Meg: Especially in the beginning of the book, Lilac is all about the dresses, the dancing, the drinks and delicacies.

Amie: As for Tarver, he'd share a drink with Captain Mal Reynolds of Firefly (TV). They're both rough, practical soldiers of no particular breeding and highly likely to put their foot in it if they're let near the gentry, but there's poetry in their souls.

Meg: Oh man, that is perfect. Hell, I’d share a drink with Mal. Or with Tarver. Or, let’s be honest, both of them. >_>

What are your top 5 Dystopian lit recs and why?

Amie: First pick for me is Under The Never Sky by the incredible Veronica Rossi. There is SO much to love in that book--the characters that grabbed me and pulled me in (I have a Roar crush), the way she plunges you into the world she's built and forces you to run to catch up, the layers of plot that peel away to leave you going "No, no, OH NO YOU DIDN'T."

Meg: Oh man, I LOVE that book. I have a major Roar crush too. Sooo good. My top rec is easy, because it’s one of my favorite books of all time: The Giver, by Lois Lowry. It’s such a beautiful, beautiful book. The writing is lovely, and the vision of mankind’s future is both bleak and hopeful—a vision of everything we’ve given up in the name of fairness and equality, and everything one boy’s willing to do for the chance to get that back. So gorgeous.

Amie: One of the many things I particularly love about The Giver is that I've read it many times over the years at different ages, and found a different story every time. I'll add Scatterlings by Isobelle Carmody, an Australian author. It's about a girl who wakes up with no memory of who she is, to find that the world she remembers is now ancient and decayed, highways grassed over, skyscrapers crumbling, survivors ruled by a group called the Citizen Gods.

Meg: You keep telling me to read Isobelle Carmody. One of these days I’ll actually get around to it! Okay, I’ll say the obvious one: The Hunger Games, by Suzanne Collins. I feel like that’s a new classic, really—the series that really jumpstarted the current dystopian craze. Plus it’s just awesome.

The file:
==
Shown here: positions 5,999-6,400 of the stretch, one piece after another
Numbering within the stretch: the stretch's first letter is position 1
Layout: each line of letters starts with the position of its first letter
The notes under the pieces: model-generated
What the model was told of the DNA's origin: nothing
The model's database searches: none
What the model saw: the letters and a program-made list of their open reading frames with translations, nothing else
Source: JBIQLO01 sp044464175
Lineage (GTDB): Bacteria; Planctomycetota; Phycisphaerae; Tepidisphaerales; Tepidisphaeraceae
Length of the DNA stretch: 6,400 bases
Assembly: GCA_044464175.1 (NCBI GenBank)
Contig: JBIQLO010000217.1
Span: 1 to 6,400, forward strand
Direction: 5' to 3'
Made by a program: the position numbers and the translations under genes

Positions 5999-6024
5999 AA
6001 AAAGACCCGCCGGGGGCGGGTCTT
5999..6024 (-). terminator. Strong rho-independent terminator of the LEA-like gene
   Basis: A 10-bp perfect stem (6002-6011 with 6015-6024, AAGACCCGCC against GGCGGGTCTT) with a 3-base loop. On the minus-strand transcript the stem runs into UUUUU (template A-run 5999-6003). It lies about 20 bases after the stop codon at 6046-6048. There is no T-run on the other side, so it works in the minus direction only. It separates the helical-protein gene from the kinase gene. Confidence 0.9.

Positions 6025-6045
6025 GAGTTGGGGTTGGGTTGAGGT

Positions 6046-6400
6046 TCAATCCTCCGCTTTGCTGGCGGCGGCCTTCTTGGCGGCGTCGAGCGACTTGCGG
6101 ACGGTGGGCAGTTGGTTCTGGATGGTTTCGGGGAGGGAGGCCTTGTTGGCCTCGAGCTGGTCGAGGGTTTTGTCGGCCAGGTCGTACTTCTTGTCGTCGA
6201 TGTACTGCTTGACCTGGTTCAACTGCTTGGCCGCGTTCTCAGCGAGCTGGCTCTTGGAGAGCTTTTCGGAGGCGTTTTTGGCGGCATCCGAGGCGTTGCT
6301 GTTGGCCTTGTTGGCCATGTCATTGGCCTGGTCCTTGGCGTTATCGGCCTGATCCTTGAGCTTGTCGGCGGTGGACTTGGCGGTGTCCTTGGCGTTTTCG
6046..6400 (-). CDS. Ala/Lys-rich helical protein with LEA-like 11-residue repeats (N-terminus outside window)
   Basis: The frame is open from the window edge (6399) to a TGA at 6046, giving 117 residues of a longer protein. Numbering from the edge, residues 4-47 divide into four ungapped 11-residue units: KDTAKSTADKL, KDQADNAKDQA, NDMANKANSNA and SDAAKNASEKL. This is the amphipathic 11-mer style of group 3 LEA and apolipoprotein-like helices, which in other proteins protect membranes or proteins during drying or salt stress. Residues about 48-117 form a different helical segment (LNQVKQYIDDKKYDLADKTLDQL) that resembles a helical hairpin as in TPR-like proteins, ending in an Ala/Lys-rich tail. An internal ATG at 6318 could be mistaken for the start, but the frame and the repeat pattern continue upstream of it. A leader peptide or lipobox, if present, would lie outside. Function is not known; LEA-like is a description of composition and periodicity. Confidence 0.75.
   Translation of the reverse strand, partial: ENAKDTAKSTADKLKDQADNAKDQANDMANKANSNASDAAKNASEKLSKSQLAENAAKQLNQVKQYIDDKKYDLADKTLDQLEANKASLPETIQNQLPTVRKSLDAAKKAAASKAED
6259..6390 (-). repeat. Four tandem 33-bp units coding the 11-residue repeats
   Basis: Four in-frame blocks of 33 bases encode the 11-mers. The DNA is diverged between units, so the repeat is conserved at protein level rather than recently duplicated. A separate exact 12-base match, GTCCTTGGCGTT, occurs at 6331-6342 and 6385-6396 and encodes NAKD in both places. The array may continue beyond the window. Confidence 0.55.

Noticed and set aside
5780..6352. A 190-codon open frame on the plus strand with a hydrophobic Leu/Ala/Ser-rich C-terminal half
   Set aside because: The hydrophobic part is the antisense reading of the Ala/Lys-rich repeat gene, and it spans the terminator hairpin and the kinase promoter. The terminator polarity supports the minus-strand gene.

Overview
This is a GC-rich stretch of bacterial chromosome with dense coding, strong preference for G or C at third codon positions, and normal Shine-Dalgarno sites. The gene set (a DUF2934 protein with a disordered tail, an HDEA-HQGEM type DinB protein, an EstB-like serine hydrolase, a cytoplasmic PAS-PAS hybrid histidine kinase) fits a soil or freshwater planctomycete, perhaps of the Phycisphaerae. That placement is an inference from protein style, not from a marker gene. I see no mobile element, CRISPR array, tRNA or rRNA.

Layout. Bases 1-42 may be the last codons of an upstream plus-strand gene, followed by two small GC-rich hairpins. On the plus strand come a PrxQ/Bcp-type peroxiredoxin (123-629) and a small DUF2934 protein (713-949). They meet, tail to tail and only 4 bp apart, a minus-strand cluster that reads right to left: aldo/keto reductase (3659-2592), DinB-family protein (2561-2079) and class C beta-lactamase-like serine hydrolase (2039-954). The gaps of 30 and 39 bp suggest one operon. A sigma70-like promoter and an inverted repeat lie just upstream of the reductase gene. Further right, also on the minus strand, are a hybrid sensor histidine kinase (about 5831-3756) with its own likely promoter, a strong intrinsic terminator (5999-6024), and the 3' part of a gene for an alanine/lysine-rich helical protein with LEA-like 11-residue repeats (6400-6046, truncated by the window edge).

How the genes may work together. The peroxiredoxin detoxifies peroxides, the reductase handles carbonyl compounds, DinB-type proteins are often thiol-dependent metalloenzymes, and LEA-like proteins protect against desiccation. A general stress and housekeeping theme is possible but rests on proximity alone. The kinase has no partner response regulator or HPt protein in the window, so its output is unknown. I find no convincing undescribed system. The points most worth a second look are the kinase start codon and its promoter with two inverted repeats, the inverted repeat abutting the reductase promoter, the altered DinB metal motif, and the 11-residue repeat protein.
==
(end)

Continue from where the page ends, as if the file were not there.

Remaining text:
Amie: Awesome in so many ways. Even leaving aside the things I love about the writing, I love that so many people I know from all walks of life are reading it, and I love seeing folks who'd usually never come together on books arguing about it. I'll round us out the The Handmaid's Tale by Margaret Atwood, which I think is one of the most haunting and beautifully written books I've ever read.

What's on the top of your to-do list before the world ends?

Amie: I'm always on the move—I've traveled by plane, train, bus, camel, bike, motorcycle, horse, foot, sailboat, kayak and most other ways you can think if. Before I check out, I'd love to take the Trans-Siberian Railway, live in Vernazza, Italy for a while and see some of Africa. I was so inspired by Meg's recent trip there!

Meg: Mine’s all about travel, too. I desperately want to see Asia—I’ve never been to China, Japan, Vietnam, India. I’d love to go. And like Amie, I’m envious of her travel… she’s been to Vietnam several times, and it sounds so lovely.

How does your novel stand out from others in the genre?